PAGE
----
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  7. Manuel Vargas (2013). How to Solve the Problem of Free Will. In Paul Russell & Oisin Deery (eds.), The Philosophy of Free Will: Essential Readings From the Contemporary Debates. Oup Usa. 400.
  8. Manuel Vargas (2012). Why the Luck Problem Isn't. Philosophical Issues 22 (1):419-436.
    The Luck Problem has existed in one form or another since David Hume, at least. It is perhaps as old as Stoic objections to the Epicurean swerve. Although the general issue admits of different formulations with subtly different emphases, the characterization of it that will serve as my target focuses on “cross-worlds” luck, a kind of luck that arises when the decision-making of agents is indeterministic.
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  9. Manuel Vargas (2011). Revisionist Accounts of Free Will: Origins, Varieties, and Challenges. In Robert Kane (ed.), Oxford Handbook on Free Will, 2nd Edition. Oxford UP.
    The present chapter is concerned with revisionism about free will. It begins by offering a new characterization of revisionist accounts and the way such accounts fit (or do not) in the familiar framework of compatibilism and incompatibilism. It then traces some of the recent history of the development of revisionist accounts, and concludes by remarking on some challenges for them.
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  10. Manuel Vargas (2010). Are Psychopathic Serial Killers Evil? Are They Blameworthy for What They Do? In Sarah Waller (ed.), Serial Killers and Philosophy. Blackwell.
    At least some serial killers are psychopathic serial killers. Psychopathic serial killers raise interesting questions about the nature of evil and moral responsibility. On the one hand, serial killers seem to be obviously evil, if anything is. On the other hand, psychopathy is a diagnosable disorder that, among other things, involves a diminished ability to understand and use basic moral distinctions. This feature of psychopathy suggests that psychopathic serial killers have at least diminished responsibility for what they do. In this (...)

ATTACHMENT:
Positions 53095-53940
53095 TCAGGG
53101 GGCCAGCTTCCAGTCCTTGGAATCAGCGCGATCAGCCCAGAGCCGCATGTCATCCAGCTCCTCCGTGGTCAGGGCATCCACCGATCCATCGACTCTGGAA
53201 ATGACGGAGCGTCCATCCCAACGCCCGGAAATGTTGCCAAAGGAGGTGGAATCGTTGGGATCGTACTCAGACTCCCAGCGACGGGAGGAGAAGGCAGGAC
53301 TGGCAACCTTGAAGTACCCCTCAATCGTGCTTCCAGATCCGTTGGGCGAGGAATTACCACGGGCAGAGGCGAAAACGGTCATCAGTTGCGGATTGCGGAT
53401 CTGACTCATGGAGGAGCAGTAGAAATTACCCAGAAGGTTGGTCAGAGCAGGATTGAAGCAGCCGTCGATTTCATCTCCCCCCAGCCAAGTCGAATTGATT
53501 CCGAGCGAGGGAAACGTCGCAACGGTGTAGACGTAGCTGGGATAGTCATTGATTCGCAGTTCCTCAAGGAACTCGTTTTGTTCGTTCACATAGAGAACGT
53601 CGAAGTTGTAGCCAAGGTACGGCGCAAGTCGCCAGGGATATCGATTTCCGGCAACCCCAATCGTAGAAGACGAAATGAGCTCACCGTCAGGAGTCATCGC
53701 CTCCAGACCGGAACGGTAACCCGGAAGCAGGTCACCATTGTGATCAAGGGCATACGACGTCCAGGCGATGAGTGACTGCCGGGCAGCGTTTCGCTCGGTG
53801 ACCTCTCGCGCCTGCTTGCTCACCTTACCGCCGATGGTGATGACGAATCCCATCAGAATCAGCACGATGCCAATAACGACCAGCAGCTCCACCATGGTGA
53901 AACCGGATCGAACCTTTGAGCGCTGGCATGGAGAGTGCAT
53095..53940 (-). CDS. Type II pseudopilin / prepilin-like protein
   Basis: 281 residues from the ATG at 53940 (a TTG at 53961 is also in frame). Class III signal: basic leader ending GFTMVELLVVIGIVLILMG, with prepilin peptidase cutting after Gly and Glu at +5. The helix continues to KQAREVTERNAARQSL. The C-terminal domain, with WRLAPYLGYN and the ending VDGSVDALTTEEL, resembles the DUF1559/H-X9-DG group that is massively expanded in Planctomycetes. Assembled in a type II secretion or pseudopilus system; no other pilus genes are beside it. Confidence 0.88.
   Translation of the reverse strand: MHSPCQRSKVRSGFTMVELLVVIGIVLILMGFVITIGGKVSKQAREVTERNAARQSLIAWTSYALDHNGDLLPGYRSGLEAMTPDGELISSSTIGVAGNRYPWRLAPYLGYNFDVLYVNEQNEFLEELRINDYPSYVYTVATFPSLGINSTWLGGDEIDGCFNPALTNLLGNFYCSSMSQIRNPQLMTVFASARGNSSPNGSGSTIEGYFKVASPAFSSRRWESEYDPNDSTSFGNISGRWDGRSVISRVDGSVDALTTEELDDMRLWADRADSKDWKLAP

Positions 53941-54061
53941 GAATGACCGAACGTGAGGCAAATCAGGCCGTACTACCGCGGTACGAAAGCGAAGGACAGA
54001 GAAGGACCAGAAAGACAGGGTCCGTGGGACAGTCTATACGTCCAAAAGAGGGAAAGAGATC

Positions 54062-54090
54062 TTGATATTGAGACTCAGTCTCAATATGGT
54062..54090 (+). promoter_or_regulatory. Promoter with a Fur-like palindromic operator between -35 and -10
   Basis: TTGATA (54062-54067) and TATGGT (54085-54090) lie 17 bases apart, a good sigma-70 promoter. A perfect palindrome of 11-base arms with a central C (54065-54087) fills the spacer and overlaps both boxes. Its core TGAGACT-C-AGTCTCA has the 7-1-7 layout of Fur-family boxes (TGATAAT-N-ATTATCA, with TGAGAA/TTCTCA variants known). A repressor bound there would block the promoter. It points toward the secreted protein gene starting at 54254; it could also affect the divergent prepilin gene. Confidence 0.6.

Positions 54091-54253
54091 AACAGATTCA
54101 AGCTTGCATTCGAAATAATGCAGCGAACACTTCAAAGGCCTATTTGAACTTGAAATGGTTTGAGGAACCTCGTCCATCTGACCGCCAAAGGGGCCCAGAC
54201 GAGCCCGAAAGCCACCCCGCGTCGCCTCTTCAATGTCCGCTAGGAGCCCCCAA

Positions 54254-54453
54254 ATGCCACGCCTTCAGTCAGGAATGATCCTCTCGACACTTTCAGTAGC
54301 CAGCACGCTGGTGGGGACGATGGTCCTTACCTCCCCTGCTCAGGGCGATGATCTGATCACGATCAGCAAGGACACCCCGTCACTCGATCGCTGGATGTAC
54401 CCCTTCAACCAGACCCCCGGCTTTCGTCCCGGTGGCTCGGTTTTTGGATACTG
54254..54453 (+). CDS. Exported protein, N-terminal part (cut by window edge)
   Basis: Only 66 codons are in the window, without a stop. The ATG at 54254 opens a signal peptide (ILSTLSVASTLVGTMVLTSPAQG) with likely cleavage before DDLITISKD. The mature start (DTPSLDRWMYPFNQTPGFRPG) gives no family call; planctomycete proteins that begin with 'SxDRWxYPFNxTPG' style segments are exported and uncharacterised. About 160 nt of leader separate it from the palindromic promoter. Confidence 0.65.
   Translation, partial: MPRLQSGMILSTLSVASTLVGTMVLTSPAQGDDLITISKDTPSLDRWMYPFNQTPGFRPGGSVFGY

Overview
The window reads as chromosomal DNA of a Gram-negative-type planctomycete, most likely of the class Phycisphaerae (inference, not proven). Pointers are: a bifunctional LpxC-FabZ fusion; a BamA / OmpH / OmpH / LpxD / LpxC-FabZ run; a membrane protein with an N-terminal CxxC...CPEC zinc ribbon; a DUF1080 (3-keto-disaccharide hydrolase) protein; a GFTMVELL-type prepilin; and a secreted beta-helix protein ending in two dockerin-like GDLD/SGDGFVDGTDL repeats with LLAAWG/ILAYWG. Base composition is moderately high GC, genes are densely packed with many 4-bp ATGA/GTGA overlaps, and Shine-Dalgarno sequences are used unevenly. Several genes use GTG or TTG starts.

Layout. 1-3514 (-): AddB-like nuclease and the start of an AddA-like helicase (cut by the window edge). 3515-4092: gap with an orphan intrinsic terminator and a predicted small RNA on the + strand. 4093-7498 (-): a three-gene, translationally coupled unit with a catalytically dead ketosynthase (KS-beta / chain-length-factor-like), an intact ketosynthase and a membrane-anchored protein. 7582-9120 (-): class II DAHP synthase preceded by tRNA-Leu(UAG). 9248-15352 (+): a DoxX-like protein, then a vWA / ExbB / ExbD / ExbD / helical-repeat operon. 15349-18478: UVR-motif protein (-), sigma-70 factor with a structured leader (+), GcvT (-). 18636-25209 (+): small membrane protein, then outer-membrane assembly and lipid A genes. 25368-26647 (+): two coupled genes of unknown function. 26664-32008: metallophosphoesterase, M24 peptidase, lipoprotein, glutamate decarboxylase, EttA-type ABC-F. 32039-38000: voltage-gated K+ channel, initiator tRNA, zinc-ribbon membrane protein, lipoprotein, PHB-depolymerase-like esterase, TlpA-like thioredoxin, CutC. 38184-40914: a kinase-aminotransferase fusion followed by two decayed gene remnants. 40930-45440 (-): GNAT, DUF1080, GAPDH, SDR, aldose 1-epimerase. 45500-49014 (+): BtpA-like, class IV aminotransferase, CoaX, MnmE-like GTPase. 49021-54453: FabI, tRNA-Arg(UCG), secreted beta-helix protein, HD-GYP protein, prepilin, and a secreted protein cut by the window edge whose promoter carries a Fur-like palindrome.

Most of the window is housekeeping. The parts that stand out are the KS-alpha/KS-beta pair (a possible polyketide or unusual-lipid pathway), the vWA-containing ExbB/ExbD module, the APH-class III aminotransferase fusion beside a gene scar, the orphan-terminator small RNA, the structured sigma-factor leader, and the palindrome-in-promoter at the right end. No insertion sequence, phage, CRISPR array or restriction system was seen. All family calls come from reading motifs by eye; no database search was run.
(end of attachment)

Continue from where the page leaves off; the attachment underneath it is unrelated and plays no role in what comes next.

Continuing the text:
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  11. Manuel Vargas (2010). Fischer, John Martin. Our Stories: Essays on Life, Death, and Free Will. Oxford: Oxford University Press, 2009 . Pp. 184. $65.00 (Cloth). [REVIEW] Ethics 120 (3):600-604.
  12. Manuel Vargas (2010). On the Value of Philosophy: The Latin American Case. Comparative Philosophy 1 (1):33-52.
    There is very little study of Latin American Philosophy in the English-speaking philosophical world. This can sometimes lead to the impression that there is nothing of philosophical worth in Latin American philosophy or its history. The present article offers some reasons for thinking that this impression is mistaken, and indeed, that we ought to have more study of Latin American philosophy than currently exists in the English-speaking philosophical world. In particular, the article argues for three things: (1) an account of (...)